As a non-native speaker of English and philosopher, it took me a while to realize that ‘begs the question’ is an idiom and not a colourful way to express dismay at a weak argument: but this ‘just begs us to raise the following question’. Given the large number of non-native speakers in the profession, I expect that its proper usage will decline further.
These sources of confusion should be collected somewhere. Does anyone know whether such a resource already exists?Report

grad
grad
6 years ago

Another annoying correction that philosophers often make is “valid”. It can be used to refer to more than truth-preserving arguments.Report

cogitated
cogitated
6 years ago

I’m somewhat surprised at how many people would correct someone who is a non-philosopher. What a great way to continue a conversation. I’m seriously considering using “begs the question” incorrectly around philosophers and correctly around non-philosophers for no other reason than to annoy the philosophers. Seriously, people, get over it. We don’t own phrases.Report

Anon
Anon
6 years ago

Of course, often when people complain about pedantry and observe that “we don’t own phrases,” it’s part of a larger implication that we should confirm to the usage of a larger “we” who does, apparently, own phrases. So either some speakers are more equal than others, or the majority is always right. Nice philosophical attitude, that.Report

Owen Flanagan
Owen Flanagan
6 years ago

Lordy, and have you ever noticed what the hoi polloi does with “necessarily.” Its enough to make one think that the metaphysics and logic of modality is no longer taught in the schools.Report

Jane Dewitt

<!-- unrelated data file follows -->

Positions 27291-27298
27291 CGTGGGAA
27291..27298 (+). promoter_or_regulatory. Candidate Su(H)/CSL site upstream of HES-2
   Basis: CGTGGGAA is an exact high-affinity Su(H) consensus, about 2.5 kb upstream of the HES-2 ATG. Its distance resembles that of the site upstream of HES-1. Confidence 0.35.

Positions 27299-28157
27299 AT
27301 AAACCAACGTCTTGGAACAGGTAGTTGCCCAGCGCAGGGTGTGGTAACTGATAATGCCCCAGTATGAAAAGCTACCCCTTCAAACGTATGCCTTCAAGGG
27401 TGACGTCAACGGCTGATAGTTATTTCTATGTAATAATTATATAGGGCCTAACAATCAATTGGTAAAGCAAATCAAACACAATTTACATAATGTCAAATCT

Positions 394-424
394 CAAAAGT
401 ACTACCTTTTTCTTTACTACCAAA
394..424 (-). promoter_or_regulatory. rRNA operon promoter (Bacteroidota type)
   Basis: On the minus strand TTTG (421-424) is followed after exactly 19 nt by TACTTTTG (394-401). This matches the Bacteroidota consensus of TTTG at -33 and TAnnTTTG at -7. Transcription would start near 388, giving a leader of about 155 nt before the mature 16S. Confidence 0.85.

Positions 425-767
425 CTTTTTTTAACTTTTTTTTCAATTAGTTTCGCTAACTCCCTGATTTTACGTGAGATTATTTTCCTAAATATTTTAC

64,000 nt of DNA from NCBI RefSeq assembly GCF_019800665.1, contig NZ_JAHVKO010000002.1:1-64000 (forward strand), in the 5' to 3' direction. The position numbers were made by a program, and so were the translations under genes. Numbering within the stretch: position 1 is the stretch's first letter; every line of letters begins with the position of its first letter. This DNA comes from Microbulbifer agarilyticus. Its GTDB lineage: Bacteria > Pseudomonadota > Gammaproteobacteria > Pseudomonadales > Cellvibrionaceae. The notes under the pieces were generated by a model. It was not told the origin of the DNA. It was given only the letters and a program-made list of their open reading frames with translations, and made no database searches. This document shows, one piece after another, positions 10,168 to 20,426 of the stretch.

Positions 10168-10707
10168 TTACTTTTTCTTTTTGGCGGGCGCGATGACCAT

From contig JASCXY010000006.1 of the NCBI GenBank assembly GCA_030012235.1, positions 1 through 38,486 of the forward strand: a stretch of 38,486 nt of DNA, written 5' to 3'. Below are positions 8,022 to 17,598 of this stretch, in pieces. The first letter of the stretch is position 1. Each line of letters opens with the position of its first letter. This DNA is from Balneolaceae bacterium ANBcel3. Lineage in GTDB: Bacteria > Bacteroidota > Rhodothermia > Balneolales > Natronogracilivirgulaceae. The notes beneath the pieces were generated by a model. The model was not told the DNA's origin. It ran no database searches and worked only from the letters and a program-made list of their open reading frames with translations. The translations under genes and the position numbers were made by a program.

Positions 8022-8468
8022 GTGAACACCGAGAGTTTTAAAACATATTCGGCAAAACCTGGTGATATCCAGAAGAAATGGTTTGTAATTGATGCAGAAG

Jane Dewitt
6 years ago

I’m also confused by the remark “we don’t own phrases”. Who is we? Anyhow, ‘that begs the question’ *isn’t*, in fact, an idiom for ‘this situation clearly makes the following apparently unanswerable question relevant’, or something like that. It is, in fact, an idiom for ‘your argument assumes what it is supposed to show’. The people who use it to mean the first thing are misusing the idiom. Don’t we correct people–gently and politely–when they make mistakes like that? If someone kept calling bicycles motorcycles, we’d correct them, wouldn’t we? If someone kept using the idiom ‘I’m having a blast’ to mean that things are awful (“I currently feel as if I’m in the middle of an explosion”), we’d let them know that they were misusing the idiom, wouldn’t we? I guess I’m just not sure what is motivating people like cogitated here.Report

ZP
ZP
6 years ago

I think philosophers are losing the popular battle, both in the sense of failing to win over individual mistaken laypersons and in the sense of inviting cries of “How dare you?! You don’t own phrases!!”, because they’re too extreme in their corrections. No matter how much it annoys us, our response shouldn’t be “You’ve made a huge mistake and you should never utter that phrase again!”. It should be that the idiom mis-user in question has made a small, technical, mistake, akin to when people respond to “how are you doing?” with “I’m doing good, thanks”, or how certain communities of German ancestry in Pennsylvania are called the “Pennsylvania Dutch” because the non-German Pennsylvanians, in the late 1700s, misunderstood the word ‘Deutsch’.

I’ve had laypeople respond quite well when I tell them “oh, technically the phrase is ‘begets the question’ to mean ‘gives rise to the question’, and ‘begs the question’ is something else, but it’s a common mistake, don’t worry about it”. Whether or not it’s *true* that the “begs the question” in the “raises the question” sense is a folk shortening of “begets the question” is a separate issue entirely (though it seems kind of plausible to me).Report

Matt Kearns
Matt Kearns
5 years ago

(1) I do agree entirely with your post. Also, have you heard folks use ‘literally’ and ‘metaphorically’ in similar fashion? Such misuses also grind my gears.

(2) As a correction and to avoid redundancy, it’s actually not “the hoi polloi” but “hoi polloi.”

(3) In all seriousness, I truly enjoyed reading your book Consciousness Reconsidered.Report